Microbiota allows crosstalk between diet and health impairments, and our own findings in microbiota test provided further proof for our above-reported outcomes. The human body communicates with the exterior environment through complex mechanisms. The diverse and dynamic gut flora constitutes a vital part of this machinery with profound effects on a broad spectrum of organs and tissues.24 Microbiota have a direct impact on the metabolic status of their hosts by regulating the energy yield from food and modulating metabolic pathways, influencing metabolic disease progression.25 Complex carbohydrates and plant polysaccharides that cannot be degraded by human enzymes are fermented in the colon to yield end products that function as inflammatory modulators, vasodilators, and regulators of gut motility,26 and PYY GLP-1 levels to influence the host’s satiety.27 Gut microbiota also confer a survival advantage against bacterial infection.28 The microbiome plays a fundamental role in the induction, training, and function of the host immune system, and it is associated with many immune diseases including Sjögren syndrome, systemic lupus erythematosus, and acquired immune deficiency syndrome.29 Certain kinds of gut flora produce proteins that alter immunoreceptors on T cells and natural killer cells to block their cytotoxic activity on tumor cells.30 Commensal bacteria have a role in circadian regulation by producing glucocorticoids of intestinal epithelial cells.31 Symbiosis between gut microbiota and intestinal epithelial cells requires the integrity of the circadian clock.32 Maternal gut flora contributes to postnatal development and the microbiome of young mice.33 Studies reported that the microbiota has a critical role in the maturation of the host immune system by remodeling tertiary lymphoid structures such as the lymphatic follicles and cryptopatches,34 forming the intestinal barrier by the development of epithelial cells and intestinal angiogenesis, and by balancing T cell differentiation. Indeed, germ-free mice have an immature gut-associated lymphoid tissue and imbalance between T-helper and T-regulatory lymphocytes.35 As mentioned above, T1DM involves gut microbiota through the balance between effector T cells and Tregs, but our findings regarding TRF and T1DM indicated that diets had effects on T1DM mediated through a different pathway with a congenital autoimmune onset pattern. In previous studies, germ-free mice were reported to have small Peyer’s patch sizes and reduced numbers of CD4+ T cells and immunoglobulin A-producing plasma cells.36 Emerging data suggest that the development of a healthy neural system depends on environmental cues, such as molecular signals from the gut. The microbiome is also associated with anxiety, depression, cognition, and autism spectrum disorder.37 The microbiome is a short-term indicator that 3–4 days of accommodation would possibly wipe out all previous variation. However, in our experiment, even though the feces samples were collected in Week 8, when all subjects were fed AD for at least 4 weeks, the TA group yet demonstrated relatively unhealthy gut flora compared with the AA group. While increase in α diversity is considered to be positive indicator of gut ecosystem, TA group showed lower value of α diversity compared to blank controls. Subsequent taxon analysis observed decreases in Firmicutes phylum, Clostridiales order, Ruminococcaceae family, and Lachnospiraceae family among the individuals of TA group, and it was documented that these bacteria contributed to the battle against overweight, inflammatory bowel disease (IBD), and colorectal cancer.38 On the contrary, the abundance of Proteobacteria phylum and Gammaproteobacteria class were increased in the TA group, while these bacteria were positively associated with IBD. Therefore, we announce that TRF in childhood is a negative indicator of a healthy gut ecosystem, which, upon this diet, contribute negatively to subsequent host health issues.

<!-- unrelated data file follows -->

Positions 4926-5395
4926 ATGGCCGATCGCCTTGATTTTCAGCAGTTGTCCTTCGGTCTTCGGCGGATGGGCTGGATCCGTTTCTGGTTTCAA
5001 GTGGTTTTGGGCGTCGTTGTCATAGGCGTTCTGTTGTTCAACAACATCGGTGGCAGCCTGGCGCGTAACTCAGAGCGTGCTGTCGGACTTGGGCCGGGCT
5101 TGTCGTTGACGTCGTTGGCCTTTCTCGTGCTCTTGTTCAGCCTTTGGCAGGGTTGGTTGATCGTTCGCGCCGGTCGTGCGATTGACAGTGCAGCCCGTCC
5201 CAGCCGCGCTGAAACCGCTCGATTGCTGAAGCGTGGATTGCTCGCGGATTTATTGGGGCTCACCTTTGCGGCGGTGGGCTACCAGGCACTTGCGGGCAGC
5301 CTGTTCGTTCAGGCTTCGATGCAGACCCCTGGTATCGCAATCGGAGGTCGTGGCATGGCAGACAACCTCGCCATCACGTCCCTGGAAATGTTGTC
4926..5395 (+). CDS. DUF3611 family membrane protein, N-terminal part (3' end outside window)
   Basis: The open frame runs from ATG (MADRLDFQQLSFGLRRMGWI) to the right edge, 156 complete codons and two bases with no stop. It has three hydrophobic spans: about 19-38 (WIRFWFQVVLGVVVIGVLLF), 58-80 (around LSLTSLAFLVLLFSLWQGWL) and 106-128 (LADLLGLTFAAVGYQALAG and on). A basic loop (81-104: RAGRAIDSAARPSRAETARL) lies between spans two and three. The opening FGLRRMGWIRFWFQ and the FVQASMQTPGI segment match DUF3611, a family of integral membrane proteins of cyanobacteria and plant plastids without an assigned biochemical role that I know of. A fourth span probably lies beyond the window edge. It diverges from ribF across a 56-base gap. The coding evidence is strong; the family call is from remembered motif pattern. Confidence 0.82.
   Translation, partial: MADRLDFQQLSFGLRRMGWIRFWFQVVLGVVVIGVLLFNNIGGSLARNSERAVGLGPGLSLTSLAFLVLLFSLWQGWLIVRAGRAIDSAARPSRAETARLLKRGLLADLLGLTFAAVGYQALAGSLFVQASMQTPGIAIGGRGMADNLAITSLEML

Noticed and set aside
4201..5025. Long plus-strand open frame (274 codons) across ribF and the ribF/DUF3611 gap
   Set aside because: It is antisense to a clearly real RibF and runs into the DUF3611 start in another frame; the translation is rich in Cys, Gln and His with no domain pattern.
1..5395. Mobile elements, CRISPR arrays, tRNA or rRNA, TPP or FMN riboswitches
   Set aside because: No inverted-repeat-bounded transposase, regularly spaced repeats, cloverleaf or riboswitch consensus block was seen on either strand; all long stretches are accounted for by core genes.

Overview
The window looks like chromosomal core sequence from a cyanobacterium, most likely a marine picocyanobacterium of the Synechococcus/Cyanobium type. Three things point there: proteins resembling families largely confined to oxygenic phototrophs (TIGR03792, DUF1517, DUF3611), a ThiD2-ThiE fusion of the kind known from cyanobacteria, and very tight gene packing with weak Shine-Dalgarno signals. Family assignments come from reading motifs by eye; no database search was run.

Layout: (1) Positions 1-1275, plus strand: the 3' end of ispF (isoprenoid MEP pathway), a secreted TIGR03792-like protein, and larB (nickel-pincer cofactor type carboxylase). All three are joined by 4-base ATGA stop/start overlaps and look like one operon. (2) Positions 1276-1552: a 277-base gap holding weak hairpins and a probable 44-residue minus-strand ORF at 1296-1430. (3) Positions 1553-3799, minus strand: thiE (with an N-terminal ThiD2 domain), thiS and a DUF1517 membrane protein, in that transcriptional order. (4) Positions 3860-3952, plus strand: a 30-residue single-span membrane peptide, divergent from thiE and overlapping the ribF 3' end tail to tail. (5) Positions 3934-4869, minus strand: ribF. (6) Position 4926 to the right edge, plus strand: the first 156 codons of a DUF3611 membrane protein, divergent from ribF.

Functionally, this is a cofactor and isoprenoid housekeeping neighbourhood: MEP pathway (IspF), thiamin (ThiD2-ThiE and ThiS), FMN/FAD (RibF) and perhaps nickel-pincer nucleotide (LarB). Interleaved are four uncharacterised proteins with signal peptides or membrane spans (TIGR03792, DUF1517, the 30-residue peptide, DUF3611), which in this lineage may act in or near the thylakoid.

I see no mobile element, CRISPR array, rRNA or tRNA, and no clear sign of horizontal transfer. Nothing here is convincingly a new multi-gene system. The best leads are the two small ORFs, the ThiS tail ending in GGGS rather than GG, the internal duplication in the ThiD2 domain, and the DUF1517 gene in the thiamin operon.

This study had some limitations. As a pilot study prior to an investigation of TRF in human children, our results were unexpected. The results of the pathological studies were not scientifically quantified: the pancreas was not sectioned in a standardized pattern to calculate the volume of Langerhans islets, and severity of fatty liver disease was not indicated by systemic evaluation. Metabolic phenotyping was not thoroughly performed, and results were not adequately repeated due to the sample size. The other defect is that the serum level of leptin was not adjusted by fat content via magnetic resonance imaging.16
This is the first study of TRF in childhood. We found that TRF induced irreversible damage in mice involving metabolic disorders, increased cardiovascular risks, suppressed immune function, and delay of sexual development. Microbiota mediated these downstream effects of TRF. These detrimental outcomes and persisting legacy effects indicate that TRF should not be used in children, but further mechanistic investigations are need to fully understand the network among diets, gut microbiota, metabolism, and developmental biology. It is important to remind public health authorities that guidance regarding meal quantity and timing for school-aged children merits consideration.
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We thank Qian Ma and Haihong Zhang from the Institute of Basic Medical Sciences, Chinese Academy of Medical Sciences for guidance of experimental techniques. We also thank Lai Xue from the University of Chicago Medical Center for providing suggestions on manuscript preparation. This study was supported by CAMS Innovation Fund for Medical Sciences (2016-I2M-1-001) and National High-tech R&D Program (863 Program) (2015AA020303).